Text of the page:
Friday, July 25, 2014

21 July 2014

Let me tell you a story. I've just transferred areas (to a place called Christies Beach! It's gorgeous. Our area is basically the coastline. When I step outside of the flat in the crisp morning I can smell the beach) and I met a former investigator. Sister Watson, my new chill-pickle-awesome companion warned me that this elderly lady likes to call missionaries by their first names. And so I said, well okay that's strange and was kind of dismissive. And when I first introduced myself she asked for my Christian name and I just repeated my missionary name and she let it slide. And then later on in the conversation, after she had called my companion by her first name several times, she asks again for my first name (fair enough, everybody struggles with my last name) and this time I explained I would prefer not to give it. I've always refrained from giving out my first name because my reasoning is once people realise how simple my first name is, they will have even LESS incentive to try and remember or pronounce my last name.... But it is not just that. She asked me why I would prefer to be called by my first name and gave me the opportunity to tell her why which is something I would like to share with all of you. When a missionary leaves on their mission, they have been called of God by a living prophet to minister to the people in their assigned field of labour. When a missionary leaves on their mission, they leave behind their home, their family, their employment, their education, their friends. When a missionary is on their mission they sacrifice any romantic passions, any disobedience, any pride, any fear - these things they give up and place on the altar of sacrifice. And as part of that, I truly believe that I give up my first name. I'm not YSA anymore. I'm not happy go lucky, absorbed in my own (no matter how terribly fascinating or busy) world. I am a missionary. I represent the Saviour. And my title, Sister Magallanes, is a reflection of this service and this sacrifice.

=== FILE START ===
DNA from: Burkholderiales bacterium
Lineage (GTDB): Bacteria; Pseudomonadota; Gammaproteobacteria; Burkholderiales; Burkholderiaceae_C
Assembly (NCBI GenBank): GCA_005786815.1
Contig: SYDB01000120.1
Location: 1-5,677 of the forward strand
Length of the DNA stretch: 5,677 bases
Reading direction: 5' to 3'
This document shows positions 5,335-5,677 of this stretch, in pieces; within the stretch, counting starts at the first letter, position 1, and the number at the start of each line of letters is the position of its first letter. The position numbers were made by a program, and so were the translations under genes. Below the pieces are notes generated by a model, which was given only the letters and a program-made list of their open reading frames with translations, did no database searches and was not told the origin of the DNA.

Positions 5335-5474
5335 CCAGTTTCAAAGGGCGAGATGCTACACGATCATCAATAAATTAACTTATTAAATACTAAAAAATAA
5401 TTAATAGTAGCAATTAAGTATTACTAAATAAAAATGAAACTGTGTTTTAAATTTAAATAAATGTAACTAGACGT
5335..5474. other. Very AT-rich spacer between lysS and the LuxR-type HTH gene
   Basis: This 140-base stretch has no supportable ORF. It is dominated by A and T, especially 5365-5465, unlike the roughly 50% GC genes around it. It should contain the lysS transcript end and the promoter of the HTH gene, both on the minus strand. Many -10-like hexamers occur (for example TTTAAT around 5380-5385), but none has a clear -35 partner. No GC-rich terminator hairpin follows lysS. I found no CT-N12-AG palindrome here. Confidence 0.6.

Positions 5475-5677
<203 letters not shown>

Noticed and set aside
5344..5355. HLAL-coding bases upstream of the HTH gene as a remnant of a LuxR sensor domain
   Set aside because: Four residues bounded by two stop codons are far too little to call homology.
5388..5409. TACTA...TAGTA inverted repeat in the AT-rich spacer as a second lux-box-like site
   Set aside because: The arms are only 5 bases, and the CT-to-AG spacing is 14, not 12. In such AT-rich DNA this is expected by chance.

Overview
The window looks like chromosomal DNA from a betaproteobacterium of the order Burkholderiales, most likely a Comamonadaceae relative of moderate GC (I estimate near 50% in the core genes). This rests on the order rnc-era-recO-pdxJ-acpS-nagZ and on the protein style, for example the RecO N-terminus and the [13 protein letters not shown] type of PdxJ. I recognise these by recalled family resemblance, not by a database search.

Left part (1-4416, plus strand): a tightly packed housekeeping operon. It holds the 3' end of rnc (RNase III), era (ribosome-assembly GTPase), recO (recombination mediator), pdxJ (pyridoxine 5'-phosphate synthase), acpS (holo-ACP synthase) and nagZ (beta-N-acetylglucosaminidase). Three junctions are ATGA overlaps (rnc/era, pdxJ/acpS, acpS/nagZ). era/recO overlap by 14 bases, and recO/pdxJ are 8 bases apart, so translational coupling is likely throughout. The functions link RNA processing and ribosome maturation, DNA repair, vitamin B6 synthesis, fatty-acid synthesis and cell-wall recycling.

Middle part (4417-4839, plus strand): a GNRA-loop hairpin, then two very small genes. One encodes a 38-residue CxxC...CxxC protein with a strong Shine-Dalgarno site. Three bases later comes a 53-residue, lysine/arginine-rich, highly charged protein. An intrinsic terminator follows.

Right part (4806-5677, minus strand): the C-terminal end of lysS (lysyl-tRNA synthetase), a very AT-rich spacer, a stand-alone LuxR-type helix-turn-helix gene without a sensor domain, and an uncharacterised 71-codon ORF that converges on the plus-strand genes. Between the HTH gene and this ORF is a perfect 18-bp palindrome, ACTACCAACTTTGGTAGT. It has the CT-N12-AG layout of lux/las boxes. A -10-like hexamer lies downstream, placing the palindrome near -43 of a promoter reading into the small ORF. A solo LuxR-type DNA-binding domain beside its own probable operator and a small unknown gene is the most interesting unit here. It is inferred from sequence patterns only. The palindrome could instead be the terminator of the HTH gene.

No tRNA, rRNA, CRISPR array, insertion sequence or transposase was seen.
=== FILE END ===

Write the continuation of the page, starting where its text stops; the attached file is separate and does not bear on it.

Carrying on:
And that's how I escaped out of revealing my first name! :)

I really love it here in Christies. The work is so great! We met an Atheist man the other day and he told us he has Asperger's and it makes it difficult for him to read people. He can tell bullies from a mile away he says, and he is right most of the time. And I asked him what he could see in us. And he laughed and said we weren't bullies but then just before he left he said something even more interesting. He said that when he saw us, he could see two bright lights. And then he laughed at himself - an Atheist seeing a bright light within a Mormon missionary. And I told him I'd write this down in my journal to record it! And it is true. It is so true. Even the unbelieving can see there is something in us. And I feel so very humbled to realise that the Lord has chosen me to be his vessel, his instrument, his hands in preaching his gospel - in preaching faith, repentance and baptism - to his children in these latter days.

I love this gospel. I love it so much. I think my heart has been singing a lot recently, skipping along to its own merry tune and sometimes (often times) it breaks free and I sing aloud too - to the absolute .... delight...... of my companion. I jest, she sings with me! Each step really can be joyful, no matter how heavy or how harsh the circumstance. The past few transfers have helped me to see that. And now, I think I'm happier because God has blessed me with a taste of his perspective. Finally my desires are more aligned with his, and each day and in each prayer there are so many things to be grateful for!

Here are some pictures! Christies Beach after a morning run and the lovely Sister Watson and I. Next time I hope to tell you about more of the amazing people I have met here!

I love you all! Let us be pricked in our hearts this week and continually ask 'what shall we do?' And maybe if you're lucky you'll find the answer in Acts 2:38!

Saturday, July 12, 2014

7 July 2014

Hello! Some highlights of the week.

Family History